2nd Dec 2023

Africa's high green borrowing costs big obstacle, study finds

  • The report was published at the Africa Climate Summit in Nairobi, Kenya (Photo: Demosh)
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Rapid action is needed to improve access to capital and lower financing costs to unlock "a wave" of clean-energy spending in Africa, a new report finds.

Authored by the International Energy Agency (IEA) and the African Development Bank Group (AfDB), the report was launched on Wednesday (6 September) at the inaugural Africa Climate Summit in Nairobi.

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"The African continent has huge clean energy potential, said IEA Executive Director Fatih Birol. "But difficult financing conditions means many projects cannot get off the ground."

Despite accounting for almost 20 percent of the world's population and containing 60 percent of global renewable energy potential, it so far attracts just two percent of the total clean energy spending.

According to the report, Financing Clean Energy in Africa, the cost of capital for utility-scale clean energy projects on the continent is at least two to three times higher than in advanced economies — and often vastly exceeds this average.

According to the most recent World Bank figures, Madagascar and Malawi can borrow against rates of 49 percent and 25.4 percent, respectively, while the Netherlands can borrow for between 2.7 and three percent, depending on bond maturity.

Interest rates are always higher in Africa but have steadily risen in recent years due to the US Federal Reserve and the European Central Bank's steep interest rate hikes.

It explains why the continent has struggled to meet its development goals in recent years and why 31 out of 37 most indebted countries are in Africa.

"It is the most prohibitive obstacle to our progress," Kenyan president William Ruto, who hosted the African Climate Summit, told delegates on Wednesday.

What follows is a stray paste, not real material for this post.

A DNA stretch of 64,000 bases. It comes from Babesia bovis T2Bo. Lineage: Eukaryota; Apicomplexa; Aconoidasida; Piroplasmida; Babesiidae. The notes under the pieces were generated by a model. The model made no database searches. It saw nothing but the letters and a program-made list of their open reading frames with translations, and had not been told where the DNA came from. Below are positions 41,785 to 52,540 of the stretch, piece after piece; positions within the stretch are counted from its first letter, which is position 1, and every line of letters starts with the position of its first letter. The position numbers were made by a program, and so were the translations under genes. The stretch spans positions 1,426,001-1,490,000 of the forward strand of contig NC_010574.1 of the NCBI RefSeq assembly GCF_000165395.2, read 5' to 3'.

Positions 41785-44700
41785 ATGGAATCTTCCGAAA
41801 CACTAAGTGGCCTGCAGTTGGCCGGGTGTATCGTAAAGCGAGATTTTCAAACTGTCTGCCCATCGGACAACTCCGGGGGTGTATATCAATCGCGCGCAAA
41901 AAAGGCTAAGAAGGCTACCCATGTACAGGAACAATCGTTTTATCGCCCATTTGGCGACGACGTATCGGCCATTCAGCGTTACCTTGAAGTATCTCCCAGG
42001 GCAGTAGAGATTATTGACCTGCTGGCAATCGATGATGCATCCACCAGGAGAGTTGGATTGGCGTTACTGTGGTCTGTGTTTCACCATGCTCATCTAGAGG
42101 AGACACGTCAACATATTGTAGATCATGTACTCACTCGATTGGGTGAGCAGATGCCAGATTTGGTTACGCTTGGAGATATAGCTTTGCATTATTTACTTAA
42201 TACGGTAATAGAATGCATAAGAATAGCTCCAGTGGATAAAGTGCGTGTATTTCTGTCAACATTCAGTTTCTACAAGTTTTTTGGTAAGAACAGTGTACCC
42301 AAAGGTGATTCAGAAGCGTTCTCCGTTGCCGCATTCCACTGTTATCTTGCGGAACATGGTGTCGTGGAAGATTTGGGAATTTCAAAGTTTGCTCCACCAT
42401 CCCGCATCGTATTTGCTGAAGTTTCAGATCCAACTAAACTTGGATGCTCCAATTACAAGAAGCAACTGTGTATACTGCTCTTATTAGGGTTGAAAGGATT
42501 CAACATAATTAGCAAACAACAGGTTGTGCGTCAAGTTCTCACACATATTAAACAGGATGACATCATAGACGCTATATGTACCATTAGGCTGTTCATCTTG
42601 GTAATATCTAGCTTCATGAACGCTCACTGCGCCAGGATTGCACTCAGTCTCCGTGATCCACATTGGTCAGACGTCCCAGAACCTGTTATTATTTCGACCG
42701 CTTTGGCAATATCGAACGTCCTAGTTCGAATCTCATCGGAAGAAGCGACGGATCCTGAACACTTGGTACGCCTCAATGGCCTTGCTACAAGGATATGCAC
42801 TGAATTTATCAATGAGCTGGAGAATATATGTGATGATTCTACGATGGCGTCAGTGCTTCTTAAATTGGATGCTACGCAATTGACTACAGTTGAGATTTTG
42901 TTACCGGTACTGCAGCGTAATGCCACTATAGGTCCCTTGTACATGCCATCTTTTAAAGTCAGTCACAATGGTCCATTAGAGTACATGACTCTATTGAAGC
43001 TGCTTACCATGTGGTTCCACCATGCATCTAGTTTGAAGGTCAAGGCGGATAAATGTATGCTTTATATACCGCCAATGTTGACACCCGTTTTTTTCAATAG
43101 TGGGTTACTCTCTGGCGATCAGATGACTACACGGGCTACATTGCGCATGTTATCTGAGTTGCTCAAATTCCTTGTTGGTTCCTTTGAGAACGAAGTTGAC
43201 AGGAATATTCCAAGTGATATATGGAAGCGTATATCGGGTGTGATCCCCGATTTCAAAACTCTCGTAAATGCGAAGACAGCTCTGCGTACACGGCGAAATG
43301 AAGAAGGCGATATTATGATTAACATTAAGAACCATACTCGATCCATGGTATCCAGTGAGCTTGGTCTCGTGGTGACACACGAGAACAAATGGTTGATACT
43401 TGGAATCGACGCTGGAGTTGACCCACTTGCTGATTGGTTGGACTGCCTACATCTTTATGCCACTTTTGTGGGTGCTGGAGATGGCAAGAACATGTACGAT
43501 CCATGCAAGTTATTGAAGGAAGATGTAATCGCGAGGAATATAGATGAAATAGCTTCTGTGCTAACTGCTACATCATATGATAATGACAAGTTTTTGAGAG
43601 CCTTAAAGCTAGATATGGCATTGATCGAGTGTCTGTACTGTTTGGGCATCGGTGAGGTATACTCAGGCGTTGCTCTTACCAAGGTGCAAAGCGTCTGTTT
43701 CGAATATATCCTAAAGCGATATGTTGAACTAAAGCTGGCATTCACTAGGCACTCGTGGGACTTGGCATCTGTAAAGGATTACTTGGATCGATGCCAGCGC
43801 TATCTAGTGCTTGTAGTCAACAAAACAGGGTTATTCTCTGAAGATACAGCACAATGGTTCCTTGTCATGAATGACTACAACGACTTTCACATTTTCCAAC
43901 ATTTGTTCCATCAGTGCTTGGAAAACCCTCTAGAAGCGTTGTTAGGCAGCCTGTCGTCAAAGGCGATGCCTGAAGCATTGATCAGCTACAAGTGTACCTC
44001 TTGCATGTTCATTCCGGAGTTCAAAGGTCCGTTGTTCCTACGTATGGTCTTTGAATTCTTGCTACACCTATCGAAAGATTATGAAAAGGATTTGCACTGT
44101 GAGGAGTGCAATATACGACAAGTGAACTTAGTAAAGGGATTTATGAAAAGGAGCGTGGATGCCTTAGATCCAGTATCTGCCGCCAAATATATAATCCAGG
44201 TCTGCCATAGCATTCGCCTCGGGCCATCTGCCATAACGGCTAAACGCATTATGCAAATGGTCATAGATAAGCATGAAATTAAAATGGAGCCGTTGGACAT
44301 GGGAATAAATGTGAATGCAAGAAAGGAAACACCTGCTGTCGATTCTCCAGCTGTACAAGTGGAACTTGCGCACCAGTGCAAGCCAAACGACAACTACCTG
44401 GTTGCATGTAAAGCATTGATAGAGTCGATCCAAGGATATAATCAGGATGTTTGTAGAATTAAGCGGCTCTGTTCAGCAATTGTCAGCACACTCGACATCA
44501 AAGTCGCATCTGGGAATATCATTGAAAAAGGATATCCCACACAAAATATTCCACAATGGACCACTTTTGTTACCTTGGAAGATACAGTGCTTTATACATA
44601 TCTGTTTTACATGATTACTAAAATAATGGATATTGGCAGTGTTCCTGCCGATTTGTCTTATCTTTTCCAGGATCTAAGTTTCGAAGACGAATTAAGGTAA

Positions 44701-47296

"Yet this report is not simply a catalogue of Africa's challenges," he added, striking an optimistic note. "Instead, it is an inspiring testament to the innovative spirit of our continent, with a vast array of solutions emerging from Africa's entrepreneurial minds."

Over 600m people across Africa live without access to electricity, and nearly one billion live without access to clean cooking, relying instead on solid biomass, kerosene or coal as their primary cooking fuel. The household air pollution this is linked to around 2.5m premature deaths a year, according to the IEA. Delivering modern energy to all Africans would require just $28bn [€26bn] by 2030, a fraction of global clean energy spending, the report finds.

This money could be funded with concessional lending from multilateral development banks, which could serve as "a catalyst" for raising $90bn of private sector investment by 2030—a more than tenfold increase from today.

Lowering the cost of capital has been at the forefront of this week's debates and will again be discussed at the G20 meeting of finance ministers in Delhi scheduled for this weekend.

But IEA's Birol warned that international rifts stoked by Russia's invasion of Ukraine are "becoming more and more pronounced" and cast "a big shadow over international "international collaboration between the major players."

"It is our collective responsibility to draw on the insights from this report," said Ruto. "We cannot approach climate action from a position of adversity. We cannot pursue climate action through isolated policies. Global warming cannot be mitigated by air conditioning our own little pockets of the world."

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